She applied the “Page 99 Test” to her new biography, Lucy Stone: An Unapologetic Life, and reported the following:
The claim that one can know about a book by reading page 99 does not hold true for Lucy Stone: An Unapologetic Life. Few Americans know much about this nineteenth-century suffragist and abolitionist and the enormous impact she had on movements to end slavery and gain equal rights for women.Learn more about Lucy Stone: An Unapologetic Life at the Oxford University Press website.
This Massachusetts farm girl was one of the first women in the country to earn a college degree, graduating from Oberlin Collegiate Institute in 1847. She then devoted her life to causes she held dear, becoming a well-paid lecturer, often attracting hundreds, even thousands, of people who came to hear her. By the 1850s, she had become one of the most famous women in America. Having denounced marriage because of the odious laws that removed women’s rights and subsumed them to an inferior position, Lucy’s mind changed after a persistent courtship by Henry Browne Blackwell. She married him in 1855. A year later, she decided to keep her maiden name, arguing that if men could be known by their own names, so could women. The birth of Alice in 1857 pulled her home to raise her daughter. After the Civil War, Lucy moved back into the fray, supporting the Fifteenth Amendment that gave black men the right to vote and forming the American Woman Suffrage Association in 1869, a counter to the National Woman Suffrage Association formed earlier that year by Elizabeth Cady Stanton and Susan B. Anthony. Three years later after moving to Boston, Lucy founded The Woman’s Journal, the nation’s most influential women’s newspaper, one that endured until women won the right to vote in 1920. Unfortunately Lucy never witnessed that moment, having died in 1893.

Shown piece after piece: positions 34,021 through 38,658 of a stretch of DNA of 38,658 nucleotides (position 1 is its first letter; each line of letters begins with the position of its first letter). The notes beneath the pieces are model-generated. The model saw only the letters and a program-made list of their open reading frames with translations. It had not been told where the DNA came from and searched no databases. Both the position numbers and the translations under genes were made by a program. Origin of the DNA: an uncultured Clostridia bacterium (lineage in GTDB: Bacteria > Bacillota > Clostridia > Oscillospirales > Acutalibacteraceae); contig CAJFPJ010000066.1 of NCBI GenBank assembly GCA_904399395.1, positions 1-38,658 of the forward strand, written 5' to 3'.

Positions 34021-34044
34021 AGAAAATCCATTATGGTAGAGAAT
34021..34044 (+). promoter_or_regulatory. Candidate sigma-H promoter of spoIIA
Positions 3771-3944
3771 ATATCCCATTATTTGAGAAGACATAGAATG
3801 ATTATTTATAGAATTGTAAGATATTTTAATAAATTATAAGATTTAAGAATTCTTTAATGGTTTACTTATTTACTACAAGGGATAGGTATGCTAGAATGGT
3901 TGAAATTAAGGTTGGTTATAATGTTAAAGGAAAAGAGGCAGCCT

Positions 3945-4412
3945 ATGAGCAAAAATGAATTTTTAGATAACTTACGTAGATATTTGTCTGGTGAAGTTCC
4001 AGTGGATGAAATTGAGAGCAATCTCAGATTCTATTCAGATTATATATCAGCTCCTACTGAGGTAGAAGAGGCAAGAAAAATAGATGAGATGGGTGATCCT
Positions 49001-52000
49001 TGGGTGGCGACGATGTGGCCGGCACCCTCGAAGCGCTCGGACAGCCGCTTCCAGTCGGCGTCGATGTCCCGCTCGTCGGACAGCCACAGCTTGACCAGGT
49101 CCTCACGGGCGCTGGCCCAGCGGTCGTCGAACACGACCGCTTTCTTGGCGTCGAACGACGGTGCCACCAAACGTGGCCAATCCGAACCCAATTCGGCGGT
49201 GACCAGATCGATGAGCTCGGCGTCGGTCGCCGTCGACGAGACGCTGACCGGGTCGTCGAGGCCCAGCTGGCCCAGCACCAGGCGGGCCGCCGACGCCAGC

Page 99 of my book addresses one instance among many that Lucy encountered when critics denounced her causes and even the way she dressed or behaved. Here, it was the famous abolitionist and fugitive slave Frederick Douglass who censured Lucy for speaking in a public hall in Philadelphia that refused to permit blacks. This was a difficult time in Douglass’s life, and he took Lucy to task, failing to understand that she and her sponsors had assumed the hall welcomed blacks. Informed only at the last minute of this rule, Lucy decided to speak but announced at the end of her talk that she would never again speak in this hall. This resolute woman never did.
The Page 99 Test: Seneca Falls and the Origins of the Women’s Rights Movement.